Clearly there is a contradiction here and so we have to go back to the rich diversity of our traditional seeds as our basic treasure of genetic material on the basis of which farming can progress on a sustainable basis. So the existing system of production and distribution of seeds has to be changed as well.

It is very clear that we can’t look at organic farming in isolation, we also need to look at systems of water-and-moisture concentration, good green cover in the form of trees and pastures and overall conducive conditions for animal husbandry to flourish well. These are very important in themselves but these are also important to create conducive conditions in which organic, low-cost self-reliant farming can be successful. Similarly crop and variety diversity, crop rotations which maintain fertility of land are integral to our understanding of organic farming.

Land distribution among the poor should get very high priority, and optimum use of all the existing laws (including ceiling laws) and favourable administration orders should be made.

A system of farming which integrates agriculture and animal husbandry should be adopted, with encouragement for care and concern for welfare of farm-animals. Protection of cows and bullocks should be encouraged in a big-way in a secular sense – so that everyone can be a part of this effort. Promotion of animal husbandry and welfare of farm animals should get high priority.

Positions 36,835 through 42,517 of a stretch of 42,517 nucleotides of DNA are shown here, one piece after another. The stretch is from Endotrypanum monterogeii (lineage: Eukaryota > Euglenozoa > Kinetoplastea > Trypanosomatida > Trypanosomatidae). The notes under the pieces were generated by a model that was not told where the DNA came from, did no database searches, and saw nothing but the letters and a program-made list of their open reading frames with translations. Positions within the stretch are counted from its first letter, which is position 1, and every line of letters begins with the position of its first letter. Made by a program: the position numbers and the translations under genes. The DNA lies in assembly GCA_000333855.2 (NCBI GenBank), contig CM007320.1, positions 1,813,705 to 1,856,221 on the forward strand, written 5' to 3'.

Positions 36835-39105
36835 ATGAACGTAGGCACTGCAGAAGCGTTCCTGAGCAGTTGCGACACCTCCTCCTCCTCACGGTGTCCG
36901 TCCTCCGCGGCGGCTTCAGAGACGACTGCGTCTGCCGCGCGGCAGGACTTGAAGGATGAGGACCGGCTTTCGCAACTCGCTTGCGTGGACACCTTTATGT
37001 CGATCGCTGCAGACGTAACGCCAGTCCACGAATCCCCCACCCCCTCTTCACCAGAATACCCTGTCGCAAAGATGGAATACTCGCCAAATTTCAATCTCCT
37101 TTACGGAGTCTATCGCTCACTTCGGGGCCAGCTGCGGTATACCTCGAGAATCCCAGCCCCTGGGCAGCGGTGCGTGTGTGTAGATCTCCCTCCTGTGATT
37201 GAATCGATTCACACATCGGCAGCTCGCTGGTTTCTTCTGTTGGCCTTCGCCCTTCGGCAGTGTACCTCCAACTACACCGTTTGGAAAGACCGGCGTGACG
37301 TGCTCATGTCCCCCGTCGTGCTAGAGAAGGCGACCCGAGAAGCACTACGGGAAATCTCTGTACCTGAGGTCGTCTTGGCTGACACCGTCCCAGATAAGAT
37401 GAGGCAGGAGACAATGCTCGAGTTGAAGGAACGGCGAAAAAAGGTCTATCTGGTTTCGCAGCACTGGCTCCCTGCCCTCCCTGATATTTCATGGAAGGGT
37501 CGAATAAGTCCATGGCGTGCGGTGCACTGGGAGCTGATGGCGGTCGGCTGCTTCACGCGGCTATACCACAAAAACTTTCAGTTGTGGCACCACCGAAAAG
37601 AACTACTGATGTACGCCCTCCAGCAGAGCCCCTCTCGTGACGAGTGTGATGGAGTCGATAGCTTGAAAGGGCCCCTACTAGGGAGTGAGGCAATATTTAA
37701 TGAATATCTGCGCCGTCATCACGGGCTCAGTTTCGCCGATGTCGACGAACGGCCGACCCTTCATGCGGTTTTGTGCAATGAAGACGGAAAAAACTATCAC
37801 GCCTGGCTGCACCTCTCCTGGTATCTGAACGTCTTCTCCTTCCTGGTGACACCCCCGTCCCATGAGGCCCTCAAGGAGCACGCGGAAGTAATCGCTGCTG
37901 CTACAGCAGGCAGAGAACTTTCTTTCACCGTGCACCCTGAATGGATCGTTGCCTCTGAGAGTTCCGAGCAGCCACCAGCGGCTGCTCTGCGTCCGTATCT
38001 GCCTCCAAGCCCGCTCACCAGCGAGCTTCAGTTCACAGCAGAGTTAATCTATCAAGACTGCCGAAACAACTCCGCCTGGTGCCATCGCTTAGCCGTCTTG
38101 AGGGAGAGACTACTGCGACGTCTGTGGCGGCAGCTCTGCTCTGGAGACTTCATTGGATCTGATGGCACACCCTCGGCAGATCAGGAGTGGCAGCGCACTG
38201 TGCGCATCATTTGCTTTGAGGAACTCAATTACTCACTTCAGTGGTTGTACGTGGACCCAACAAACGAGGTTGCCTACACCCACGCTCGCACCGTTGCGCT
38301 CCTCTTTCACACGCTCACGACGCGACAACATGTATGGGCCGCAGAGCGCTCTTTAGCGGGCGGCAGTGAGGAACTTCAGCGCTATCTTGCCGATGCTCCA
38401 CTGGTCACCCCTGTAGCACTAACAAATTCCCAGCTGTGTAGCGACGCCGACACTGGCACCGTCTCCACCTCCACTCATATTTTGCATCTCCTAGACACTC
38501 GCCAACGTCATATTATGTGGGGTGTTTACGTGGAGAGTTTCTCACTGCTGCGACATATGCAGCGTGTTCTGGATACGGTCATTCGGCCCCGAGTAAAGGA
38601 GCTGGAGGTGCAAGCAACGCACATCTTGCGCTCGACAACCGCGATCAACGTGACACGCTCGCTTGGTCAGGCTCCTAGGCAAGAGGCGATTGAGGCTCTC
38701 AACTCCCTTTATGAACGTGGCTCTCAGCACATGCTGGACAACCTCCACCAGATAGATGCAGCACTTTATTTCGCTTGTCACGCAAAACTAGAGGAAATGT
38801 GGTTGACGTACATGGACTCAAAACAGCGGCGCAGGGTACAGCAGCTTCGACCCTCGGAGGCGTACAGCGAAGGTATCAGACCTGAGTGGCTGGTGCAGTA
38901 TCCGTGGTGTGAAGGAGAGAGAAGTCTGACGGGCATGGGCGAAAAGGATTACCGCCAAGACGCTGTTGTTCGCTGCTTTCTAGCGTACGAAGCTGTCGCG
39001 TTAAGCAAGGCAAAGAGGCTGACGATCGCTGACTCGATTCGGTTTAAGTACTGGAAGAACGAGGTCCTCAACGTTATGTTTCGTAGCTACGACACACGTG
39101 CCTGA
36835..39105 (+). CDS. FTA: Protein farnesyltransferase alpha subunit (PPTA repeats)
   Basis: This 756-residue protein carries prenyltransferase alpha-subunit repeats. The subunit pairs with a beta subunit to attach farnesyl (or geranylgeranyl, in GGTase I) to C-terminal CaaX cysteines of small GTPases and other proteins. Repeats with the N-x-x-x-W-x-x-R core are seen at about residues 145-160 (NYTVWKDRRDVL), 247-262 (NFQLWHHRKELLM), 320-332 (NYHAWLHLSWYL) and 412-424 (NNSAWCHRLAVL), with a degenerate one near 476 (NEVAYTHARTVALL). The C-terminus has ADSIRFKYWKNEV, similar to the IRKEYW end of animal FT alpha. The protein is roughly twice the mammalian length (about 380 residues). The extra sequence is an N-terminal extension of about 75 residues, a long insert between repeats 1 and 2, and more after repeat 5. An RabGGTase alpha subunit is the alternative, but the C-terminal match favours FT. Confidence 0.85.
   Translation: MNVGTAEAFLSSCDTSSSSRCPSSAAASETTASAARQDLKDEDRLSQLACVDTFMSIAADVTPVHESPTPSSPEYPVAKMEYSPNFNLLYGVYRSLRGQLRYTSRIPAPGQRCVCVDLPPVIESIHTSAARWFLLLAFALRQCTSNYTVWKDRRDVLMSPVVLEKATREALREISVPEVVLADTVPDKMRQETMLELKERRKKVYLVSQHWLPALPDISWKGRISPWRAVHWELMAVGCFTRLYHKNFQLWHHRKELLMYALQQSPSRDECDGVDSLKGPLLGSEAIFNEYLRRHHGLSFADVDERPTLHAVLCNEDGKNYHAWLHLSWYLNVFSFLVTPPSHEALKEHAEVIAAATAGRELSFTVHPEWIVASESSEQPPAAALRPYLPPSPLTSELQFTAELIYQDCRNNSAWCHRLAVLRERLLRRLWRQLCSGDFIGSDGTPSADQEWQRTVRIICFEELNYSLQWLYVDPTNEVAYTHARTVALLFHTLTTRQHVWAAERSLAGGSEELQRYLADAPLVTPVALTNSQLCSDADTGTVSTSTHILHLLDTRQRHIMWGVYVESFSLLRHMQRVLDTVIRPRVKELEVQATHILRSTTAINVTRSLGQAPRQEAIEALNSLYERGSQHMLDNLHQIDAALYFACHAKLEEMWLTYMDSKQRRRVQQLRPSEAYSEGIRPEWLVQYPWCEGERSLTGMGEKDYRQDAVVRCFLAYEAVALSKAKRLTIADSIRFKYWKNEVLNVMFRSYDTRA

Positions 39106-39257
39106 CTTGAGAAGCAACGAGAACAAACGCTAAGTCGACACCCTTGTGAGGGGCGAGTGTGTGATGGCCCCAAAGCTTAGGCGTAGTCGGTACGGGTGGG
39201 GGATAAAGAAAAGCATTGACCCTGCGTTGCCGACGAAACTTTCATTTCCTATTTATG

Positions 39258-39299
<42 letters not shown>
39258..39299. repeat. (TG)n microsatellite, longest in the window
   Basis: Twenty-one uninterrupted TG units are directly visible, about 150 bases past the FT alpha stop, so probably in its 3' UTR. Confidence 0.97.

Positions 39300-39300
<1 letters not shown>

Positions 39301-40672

Cottage and small-scale industrial activity should be encouraged in villages and small towns. The spirit of swadeshi
and maximum possible self-reliance of village communities emphasised by Mahatma Gandhi during the freedom movement must be revived to meet contemporary needs. Growth of desi (indigenous varieties) cotton can become the base of revival of hand-spinning and hand-weaving (khadi cloth). Cottage industry like khadi/handloom should get increasing strength from the emphasis on reducing GHG emissions and environment-friendly textiles. A wide range of cottage industries related to agriculture, animal husbandry and minor forest produce, as well as other cottage scale labour-intensive industries can be started. The kind of smallscale industrial activity that doesn’t displace or threaten farmers but instead provides additional livelihoods to them should be encouraged.

Social reform work should be emphasised with special emphasis on reducing alcoholism and all forms of addictions.

Rural decentralisation and panchayati raj should be strengthened at all levels.

Bharat Dogra

Bharat Dogra

The writer is a Delhi-based freelance journalist, who writes on social concerns.